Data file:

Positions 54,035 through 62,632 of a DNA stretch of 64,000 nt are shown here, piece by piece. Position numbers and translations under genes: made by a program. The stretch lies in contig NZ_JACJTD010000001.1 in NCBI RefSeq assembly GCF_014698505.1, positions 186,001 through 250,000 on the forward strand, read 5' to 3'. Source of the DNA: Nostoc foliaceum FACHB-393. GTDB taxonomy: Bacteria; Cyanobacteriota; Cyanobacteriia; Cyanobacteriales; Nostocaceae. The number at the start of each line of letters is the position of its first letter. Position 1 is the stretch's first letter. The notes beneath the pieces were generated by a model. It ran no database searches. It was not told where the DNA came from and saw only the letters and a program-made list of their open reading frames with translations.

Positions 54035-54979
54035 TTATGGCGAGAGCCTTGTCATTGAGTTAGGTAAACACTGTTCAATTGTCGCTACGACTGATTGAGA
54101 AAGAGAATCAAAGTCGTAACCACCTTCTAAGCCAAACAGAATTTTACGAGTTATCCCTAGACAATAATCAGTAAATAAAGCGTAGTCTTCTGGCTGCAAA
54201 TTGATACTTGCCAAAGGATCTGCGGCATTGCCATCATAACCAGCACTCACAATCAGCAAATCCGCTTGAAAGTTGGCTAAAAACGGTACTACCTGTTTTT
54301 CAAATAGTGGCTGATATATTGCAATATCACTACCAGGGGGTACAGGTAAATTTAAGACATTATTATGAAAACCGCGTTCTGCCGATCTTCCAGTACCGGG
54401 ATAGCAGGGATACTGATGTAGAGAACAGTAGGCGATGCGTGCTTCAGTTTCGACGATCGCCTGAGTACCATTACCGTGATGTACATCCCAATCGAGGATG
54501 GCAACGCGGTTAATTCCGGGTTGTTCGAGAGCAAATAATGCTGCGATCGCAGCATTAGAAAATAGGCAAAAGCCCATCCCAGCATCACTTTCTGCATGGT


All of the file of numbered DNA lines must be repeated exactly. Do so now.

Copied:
Positions 54,035 through 62,632 of a DNA stretch of 64,000 nt are shown here, piece by piece. Position numbers and translations under genes: made by a program. The stretch lies in contig NZ_JACJTD010000001.1 in NCBI RefSeq assembly GCF_014698505.1, positions 186,001 through 250,000 on the forward strand, read 5' to 3'. Source of the DNA: Nostoc foliaceum FACHB-393. GTDB taxonomy: Bacteria; Cyanobacteriota; Cyanobacteriia; Cyanobacteriales; Nostocaceae. The number at the start of each line of letters is the position of its first letter. Position 1 is the stretch's first letter. The notes beneath the pieces were generated by a model. It ran no database searches. It was not told where the DNA came from and saw only the letters and a program-made list of their open reading frames with translations.

Positions 54035-54979
54035 TTATGGCGAGAGCCTTGTCATTGAGTTAGGTAAACACTGTTCAATTGTCGCTACGACTGATTGAGA
54101 AAGAGAATCAAAGTCGTAACCACCTTCTAAGCCAAACAGAATTTTACGAGTTATCCCTAGACAATAATCAGTAAATAAAGCGTAGTCTTCTGGCTGCAAA
54201 TTGATACTTGCCAAAGGATCTGCGGCATTGCCATCATAACCAGCACTCACAATCAGCAAATCCGCTTGAAAGTTGGCTAAAAACGGTACTACCTGTTTTT
54301 CAAATAGTGGCTGATATATTGCAATATCACTACCAGGGGGTACAGGTAAATTTAAGACATTATTATGAAAACCGCGTTCTGCCGATCTTCCAGTACCGGG
54401 ATAGCAGGGATACTGATGTAGAGAACAGTAGGCGATGCGTGCTTCAGTTTCGACGATCGCCTGAGTACCATTACCGTGATGTACATCCCAATCGAGGATG
54501 GCAACGCGGTTAATTCCGGGTTGTTCGAGAGCAAATAATGCTGCGATCGCAGCATTAGAAAATAGGCAAAAGCCCATCCCAGCATCACTTTCTGCATGGT